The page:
Romanian film and theater director Liviu Ciulei has died at age 88.
Internationally lauded for his work, he was artistic director at the Guthrie Theater in Minneapolis from 1980 to 1985.
While his shows sometimes puzzled local audiences, he is credited for bringing international recognition to the Guthrie Theater.
The Guthrie was already renown when Liviu Ciulei arrived in 1980, but he took things to a whole new level, said theater writer Dominic Papatola.
"I can only imagine the 'get' that it must have felt like for Minneapolis to land someone like Liviu," Papatola said.
The Romanian director was famed for his theater and film work, having won the top prize at the Cannes film festival in 1965 for his film "The Forest of the Hanged."
Until that point, the Guthrie had drawn its artistic directors from British-influenced theaters, with a smattering of Americans. Ciulei brought very different eastern European sensibilities, which thrilled and sometimes perplexed, Papatola said.
"He seemed very exotic and just gave the theater a certain cache," Papatola recalls.
And not just in the United States. David Hawley covered theater for the St. Paul Pioneer Press in the early 1980s.
"Critics showed up from all over the world for the grand opening," he said. "It was a big event."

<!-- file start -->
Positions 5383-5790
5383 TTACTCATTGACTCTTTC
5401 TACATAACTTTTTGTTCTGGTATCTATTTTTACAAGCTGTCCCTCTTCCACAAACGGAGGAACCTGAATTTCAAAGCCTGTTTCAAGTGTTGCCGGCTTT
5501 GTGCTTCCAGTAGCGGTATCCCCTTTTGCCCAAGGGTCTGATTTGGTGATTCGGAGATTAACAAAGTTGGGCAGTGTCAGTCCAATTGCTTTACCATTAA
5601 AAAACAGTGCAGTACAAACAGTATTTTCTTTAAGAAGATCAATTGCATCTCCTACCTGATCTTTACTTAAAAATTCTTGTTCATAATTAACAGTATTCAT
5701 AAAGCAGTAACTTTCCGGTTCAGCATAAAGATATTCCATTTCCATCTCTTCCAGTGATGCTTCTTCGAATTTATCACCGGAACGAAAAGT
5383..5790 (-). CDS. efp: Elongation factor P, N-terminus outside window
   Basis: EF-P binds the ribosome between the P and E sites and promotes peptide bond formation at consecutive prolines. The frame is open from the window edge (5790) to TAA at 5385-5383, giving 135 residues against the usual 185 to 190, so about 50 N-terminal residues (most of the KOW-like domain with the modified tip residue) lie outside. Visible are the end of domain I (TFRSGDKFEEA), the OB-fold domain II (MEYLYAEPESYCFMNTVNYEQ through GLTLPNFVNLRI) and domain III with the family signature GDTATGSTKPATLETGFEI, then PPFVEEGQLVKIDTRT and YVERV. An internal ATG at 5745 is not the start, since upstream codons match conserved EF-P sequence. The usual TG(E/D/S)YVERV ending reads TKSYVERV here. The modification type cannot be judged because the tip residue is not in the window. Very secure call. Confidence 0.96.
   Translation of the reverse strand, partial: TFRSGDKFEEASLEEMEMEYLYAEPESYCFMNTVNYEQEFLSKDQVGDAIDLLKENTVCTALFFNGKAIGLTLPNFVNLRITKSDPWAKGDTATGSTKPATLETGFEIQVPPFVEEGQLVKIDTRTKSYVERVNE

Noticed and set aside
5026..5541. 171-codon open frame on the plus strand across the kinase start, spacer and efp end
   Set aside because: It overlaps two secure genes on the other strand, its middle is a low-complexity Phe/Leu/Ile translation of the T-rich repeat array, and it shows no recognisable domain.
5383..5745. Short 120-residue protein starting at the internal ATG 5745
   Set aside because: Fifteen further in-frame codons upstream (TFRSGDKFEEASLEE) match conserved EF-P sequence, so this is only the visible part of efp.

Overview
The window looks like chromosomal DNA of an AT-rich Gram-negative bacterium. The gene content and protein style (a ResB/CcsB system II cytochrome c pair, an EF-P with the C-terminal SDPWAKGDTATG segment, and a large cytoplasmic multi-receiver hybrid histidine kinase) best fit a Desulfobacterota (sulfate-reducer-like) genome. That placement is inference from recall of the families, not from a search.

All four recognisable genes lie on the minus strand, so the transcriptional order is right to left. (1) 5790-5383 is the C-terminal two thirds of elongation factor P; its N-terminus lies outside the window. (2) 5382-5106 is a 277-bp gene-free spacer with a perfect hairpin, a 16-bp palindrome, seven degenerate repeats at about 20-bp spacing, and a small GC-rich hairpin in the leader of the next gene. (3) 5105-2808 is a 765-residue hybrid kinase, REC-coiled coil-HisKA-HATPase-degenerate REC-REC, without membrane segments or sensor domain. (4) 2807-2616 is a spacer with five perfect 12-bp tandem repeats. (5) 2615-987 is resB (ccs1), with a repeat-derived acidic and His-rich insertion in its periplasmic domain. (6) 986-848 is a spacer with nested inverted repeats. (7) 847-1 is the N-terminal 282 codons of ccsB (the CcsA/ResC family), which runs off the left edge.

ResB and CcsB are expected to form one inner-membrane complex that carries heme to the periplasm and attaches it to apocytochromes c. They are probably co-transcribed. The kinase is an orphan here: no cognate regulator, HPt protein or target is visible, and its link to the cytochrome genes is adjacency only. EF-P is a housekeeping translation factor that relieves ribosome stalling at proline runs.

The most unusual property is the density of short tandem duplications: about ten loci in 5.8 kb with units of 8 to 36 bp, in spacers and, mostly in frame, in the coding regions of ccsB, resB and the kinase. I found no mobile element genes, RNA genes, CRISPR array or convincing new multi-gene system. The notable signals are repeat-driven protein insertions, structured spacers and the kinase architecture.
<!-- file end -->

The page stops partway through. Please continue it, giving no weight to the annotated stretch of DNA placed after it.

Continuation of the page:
Hawley said Ciulei brought some very different ideas to the Guthrie, which quickly appeared on stage.
"The old joke was that among Romanians tragedy is funny and funny is tragic," he laughed. "There was that kind of tendency in his stuff."
And Ciulei thought big, Hawley said.
"His first season, they did his own version of 'The Tempest,' " Hawley said, "The island was surrounded by a moat of blood."
There was a six-hour version of Peer Gynt, a Marriage of Figaro featuring shopping carts and roller skates. A steady flow of guest directors from Europe added productions to the mix.
Actor Sally Wingert first worked at the Guthrie with Ciulei.
"I felt very lucky just to be in the room with him," she said.
Wingert became fascinated by how Ciulei would study the material they were using.
"It was almost a precursor of the deconstructionism that came into vogue a little bit later," she said. "He was ever looking at the text and mining new and deeper interpretations."
The shows were remarkable. Ciulei originally trained as an architect, and he reveled in set design. He added a platform to the Guthrie's famed thrust stage, and remodeled the backstage to make it more adaptable.
David Hawley remembers attending a show and seeing the floor rising to reveal creatures from the underworld wearing pig snouts.
"You never went to a production at the Guthrie that he was doing that you didn't get surprised, that's for sure" he said.
He enjoyed it, Hawley said, but admits not all audiences agreed.
"A lot of people thought that his stuff was just too out there, a little too unaccessible."
Ciulei resigned in 1985, and was succeeded by Garland Wright whom he had hired.
Ciulei died Monday in a hospital in Munich, Germany, where he lived.
Looking back, Ciulei was a pivotal figure at the Guthrie, Papatola said. "I think, in a really important way, he shepherded the theater out of its adolescence and into its adulthood," he said.
And in doing that Papatola believes Liviu Ciulei built the artist platform upon which the Guthrie Theater has continued to grow.
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